British Orienteering and British Orienteering clubs work to support partners to develop and deliver Permanent Orienteering Courses on their sites. This page includes information on how to develop a Permanent Orienteering Course and good practise from clubs and partners who have developed courses.
Permanent Orienteering Courses provide an opportunity for an interesting leisure activity, exploring the park or woodland with the help of a detailed map. Experience is not necessary and you do not need to be a member of a club. There is no need to arrive at a certain time or buy special clothes or equipment. Orienteering on a Permanent Course is a leisure activity and no one minds whether you walk or run.
There are over 400 Permanent Orienteering Courses in Great Britain, many in town and country parks. Each one is unique; many have been designed for beginners and those new to the sport. Some courses offer ‘Loops and Stars’ exercises for use by groups and schools. Some courses are suitable for wheelchair users. For more information about local courses and how to obtain a map pack use the POC search facility on this website. You are strongly advised to contact the location in advance to check any local arrangements for visiting the course, facilities and map availability.
Additionally if you plan to take a group you should visit the course in advance to confirm access arrangements for your group and carry out a risk assessment. Permanent Orienteering Courses are used on an ‘at users own risk’ basis. It is particularly important that organisers of group activities ensure they have made an adequate assessment of risk and have sufficient insurance cover.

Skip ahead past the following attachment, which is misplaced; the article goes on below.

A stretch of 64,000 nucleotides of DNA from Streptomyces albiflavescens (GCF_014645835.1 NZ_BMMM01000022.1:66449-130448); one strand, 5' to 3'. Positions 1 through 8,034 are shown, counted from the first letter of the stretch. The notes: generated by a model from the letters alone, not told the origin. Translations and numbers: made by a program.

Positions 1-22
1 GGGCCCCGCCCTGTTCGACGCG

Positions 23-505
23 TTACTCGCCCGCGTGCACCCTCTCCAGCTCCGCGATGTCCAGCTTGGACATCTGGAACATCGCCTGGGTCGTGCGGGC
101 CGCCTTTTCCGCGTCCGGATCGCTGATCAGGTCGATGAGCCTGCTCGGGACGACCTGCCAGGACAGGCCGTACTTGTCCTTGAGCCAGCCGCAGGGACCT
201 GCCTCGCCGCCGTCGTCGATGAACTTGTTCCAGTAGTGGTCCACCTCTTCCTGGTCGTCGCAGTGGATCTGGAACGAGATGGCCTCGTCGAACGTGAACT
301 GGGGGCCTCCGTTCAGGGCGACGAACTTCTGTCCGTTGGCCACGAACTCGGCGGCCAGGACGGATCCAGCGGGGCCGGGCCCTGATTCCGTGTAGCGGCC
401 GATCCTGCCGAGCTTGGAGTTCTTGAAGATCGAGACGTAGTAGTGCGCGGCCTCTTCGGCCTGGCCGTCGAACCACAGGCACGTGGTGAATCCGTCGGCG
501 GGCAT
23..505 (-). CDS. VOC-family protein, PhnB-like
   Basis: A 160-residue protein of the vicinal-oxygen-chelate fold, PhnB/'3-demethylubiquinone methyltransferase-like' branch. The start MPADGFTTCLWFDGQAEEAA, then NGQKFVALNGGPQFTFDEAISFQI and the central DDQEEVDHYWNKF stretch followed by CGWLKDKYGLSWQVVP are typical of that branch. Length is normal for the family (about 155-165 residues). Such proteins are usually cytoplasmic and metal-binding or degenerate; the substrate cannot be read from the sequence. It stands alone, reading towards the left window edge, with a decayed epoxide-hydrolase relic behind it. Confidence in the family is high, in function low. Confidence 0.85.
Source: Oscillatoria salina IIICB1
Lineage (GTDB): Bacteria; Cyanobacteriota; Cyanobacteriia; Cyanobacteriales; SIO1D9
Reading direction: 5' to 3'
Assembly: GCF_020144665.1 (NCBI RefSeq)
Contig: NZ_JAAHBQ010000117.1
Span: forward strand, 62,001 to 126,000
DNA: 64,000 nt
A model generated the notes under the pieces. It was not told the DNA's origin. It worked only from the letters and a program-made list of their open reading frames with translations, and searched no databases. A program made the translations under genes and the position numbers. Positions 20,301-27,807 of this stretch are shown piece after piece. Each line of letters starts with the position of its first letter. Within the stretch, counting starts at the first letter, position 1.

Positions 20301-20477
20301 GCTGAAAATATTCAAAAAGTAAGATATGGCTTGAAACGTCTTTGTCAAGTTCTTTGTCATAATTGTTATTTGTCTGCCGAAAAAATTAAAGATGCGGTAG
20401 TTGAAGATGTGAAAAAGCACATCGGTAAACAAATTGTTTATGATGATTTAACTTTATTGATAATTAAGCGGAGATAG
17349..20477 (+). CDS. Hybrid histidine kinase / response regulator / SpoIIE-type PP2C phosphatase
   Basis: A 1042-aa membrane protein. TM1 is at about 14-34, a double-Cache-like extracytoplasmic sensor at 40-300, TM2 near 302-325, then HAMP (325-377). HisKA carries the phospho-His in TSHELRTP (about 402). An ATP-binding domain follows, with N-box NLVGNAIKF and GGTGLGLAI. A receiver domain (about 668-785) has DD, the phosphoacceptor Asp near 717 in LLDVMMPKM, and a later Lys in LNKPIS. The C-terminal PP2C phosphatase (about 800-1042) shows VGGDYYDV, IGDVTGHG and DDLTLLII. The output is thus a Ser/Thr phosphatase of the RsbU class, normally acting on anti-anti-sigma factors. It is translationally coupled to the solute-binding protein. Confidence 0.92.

British Orienteering clubs work with a number of partners. These include:
Permanent Orienteering Courses on National Trust properties are annotated NT (or NTS in Scotland) on the POC Map Search. Permanent Orienteering Courses at Forestry Commission centres are annotated FC on the POC Map Search.
British Orienteering is working with the National Trust to support the development of Permanent Orienteering Courses on National Trust property. If you wish to receive information on this work please email the National Office. Examples of work with the National Trust include this example from Wightwick Manor and this video from Charlecote Park. The National Trust has a programme to encourage young people to experience the outdoors called 50 Things to do before you are 11 3/4 Please see this promotional video from the Trust.
How to set up a Permanent Orienteering Course?
Information on how to set up a Permanent Orienteering Course can be found in our information guide here.
An alternative to a Permanent Orienteering course is the semi permanent option of a Maze. This can be delivered for example in a park; field or car park. Information on how to set up Maze Orienteering can be found here.